Joan is Gwen Mayfield, a graciously genteel teacher who has a breakdown while teaching in Africa as she falls foul of a local witchdoctor. Back in England she gets a new position as headmistress of a school in an ideal quaint Olde English village run by local author Stephanie Bax (Walsh) and her sometimes vicar brother Alec McEwan. Walsh takes command of the picture and seems to come on like a predatory lesbian - perhaps she thought the only way to play this preposterous material was to camp it up to the limit? Gwen settles in but begins to notice odd things and the villagers and pupils seem odd too, and there is that black cat … plus the flock of sheep who obliterate telling footprints, knocking over Gwen in the mud. Before long Joan’s raised eyebrow works overtime as she begins to realise there is a coven of witches in the village and they are planning a human sacrifice: the still virginal teenage girl (Ingrid Boulting). Gwen though is hospitalised by doctor Leonard Rossiter, and we have to wait until she escapes for the over the top climax.
Enter Stephanie, boss witch supreme, in her witch robes and that curious head-dress with antlers and little birthday candles lit on it – how did she manage those doing that long campy dance of hers? The villagers (including Duncan Lamont, Bryan Marshall, and the boy from THE INNOCENTS Martin Stephens - now that was a real chiller, as per label) have a very British orgy as they writhe, cover themselves in slime, and the the virgin is brought out. Quick thinking Gwen realises how to stop the ceremony and turn the evil back on Stephanie (who foolishly had told her what to do earlier..).Need I go on? This is a delirious farrago, a totally enjoyable piece of nonsense, from Hammer Films, written by Nigel Kneale (of QUATERMASS fame) and directed by Cyril Frankel. It really should have been marketed as a comedy rather than a Hammer horror. The Film Festival brochure describes it as a film “that is ripe for rediscovery” – it is certainly ripe!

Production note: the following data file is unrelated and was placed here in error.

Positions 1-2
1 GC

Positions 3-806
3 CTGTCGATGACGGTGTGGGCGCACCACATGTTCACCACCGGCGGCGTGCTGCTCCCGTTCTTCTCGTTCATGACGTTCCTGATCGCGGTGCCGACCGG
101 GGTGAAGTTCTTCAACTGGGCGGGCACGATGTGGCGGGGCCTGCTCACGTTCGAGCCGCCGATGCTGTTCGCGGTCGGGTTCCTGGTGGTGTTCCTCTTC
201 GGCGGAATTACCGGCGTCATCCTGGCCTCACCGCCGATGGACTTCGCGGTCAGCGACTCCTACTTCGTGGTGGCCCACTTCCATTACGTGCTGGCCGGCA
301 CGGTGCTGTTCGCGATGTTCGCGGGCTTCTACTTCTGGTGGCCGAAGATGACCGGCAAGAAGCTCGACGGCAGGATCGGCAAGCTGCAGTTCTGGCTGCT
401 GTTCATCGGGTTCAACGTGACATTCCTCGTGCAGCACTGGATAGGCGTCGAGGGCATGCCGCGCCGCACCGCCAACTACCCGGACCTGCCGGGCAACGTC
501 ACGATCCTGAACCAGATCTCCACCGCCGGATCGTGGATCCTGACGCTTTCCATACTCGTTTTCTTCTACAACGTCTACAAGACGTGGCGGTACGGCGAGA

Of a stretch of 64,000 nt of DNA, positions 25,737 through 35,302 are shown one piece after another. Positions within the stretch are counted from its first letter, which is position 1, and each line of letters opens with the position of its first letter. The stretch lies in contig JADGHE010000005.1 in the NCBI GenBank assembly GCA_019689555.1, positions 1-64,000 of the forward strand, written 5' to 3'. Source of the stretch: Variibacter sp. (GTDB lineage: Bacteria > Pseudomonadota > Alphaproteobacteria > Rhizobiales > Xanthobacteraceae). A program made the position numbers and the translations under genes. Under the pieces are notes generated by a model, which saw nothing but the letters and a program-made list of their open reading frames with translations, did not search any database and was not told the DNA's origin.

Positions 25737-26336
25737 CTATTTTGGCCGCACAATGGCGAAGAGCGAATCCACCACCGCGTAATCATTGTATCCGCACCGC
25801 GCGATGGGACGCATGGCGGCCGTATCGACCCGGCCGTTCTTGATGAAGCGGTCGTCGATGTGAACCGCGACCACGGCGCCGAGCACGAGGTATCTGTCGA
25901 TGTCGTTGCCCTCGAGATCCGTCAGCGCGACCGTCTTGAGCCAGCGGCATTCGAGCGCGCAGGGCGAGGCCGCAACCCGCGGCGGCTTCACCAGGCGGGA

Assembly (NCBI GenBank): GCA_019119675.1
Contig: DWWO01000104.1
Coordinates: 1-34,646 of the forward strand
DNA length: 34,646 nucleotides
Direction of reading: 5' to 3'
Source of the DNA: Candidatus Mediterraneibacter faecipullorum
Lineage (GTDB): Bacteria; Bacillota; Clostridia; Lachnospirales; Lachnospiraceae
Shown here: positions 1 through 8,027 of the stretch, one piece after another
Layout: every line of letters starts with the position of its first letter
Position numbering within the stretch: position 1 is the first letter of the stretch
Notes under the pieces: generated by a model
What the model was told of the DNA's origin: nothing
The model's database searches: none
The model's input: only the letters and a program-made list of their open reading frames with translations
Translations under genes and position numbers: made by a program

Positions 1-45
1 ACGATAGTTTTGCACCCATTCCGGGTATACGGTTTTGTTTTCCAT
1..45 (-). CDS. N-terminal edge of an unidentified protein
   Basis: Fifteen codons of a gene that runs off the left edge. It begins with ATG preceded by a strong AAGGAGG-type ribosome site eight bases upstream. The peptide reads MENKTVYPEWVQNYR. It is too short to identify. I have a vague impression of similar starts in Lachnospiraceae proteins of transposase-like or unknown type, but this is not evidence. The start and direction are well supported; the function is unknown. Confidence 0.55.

FANGS OF THE LIVING DEAD. More comic thrills in this 1968 Eurotrash vampire saga, also known as MALENKA. Model Sylvia Morel (Anita Ekberg – several years after her glory period) inherits an old castle somewhere in Central Europe, so of course she goes to see it, arriving at the inn in a fetching orange pantsuit with matching cape. At the mention of the castle and her connection to it the yokels freeze and fall back as a carriage arrives to take her there. So far, so BRIDES OF DRACULA …. Who is the strange nobleman who only appears at night, and that bevy of beauties she suspects are vampires ….
She changes outfits in her room and emerges with a totally different hairstyle complete with ringlets. This is daft Eurotrash of the highest, or lowest depending on your view, order. Anita seems to be enjoying herself while going through the motions. Malenka of course was the original vampire, killed some centuries ago, who turned all her family into vampires and they now want Sylvia, who looks just like her, to join them … As a reviewer said on IMDB, it plays like “a Mel Brooks parody of a Gothic horror movie”. Directed by Armando de Ossorio.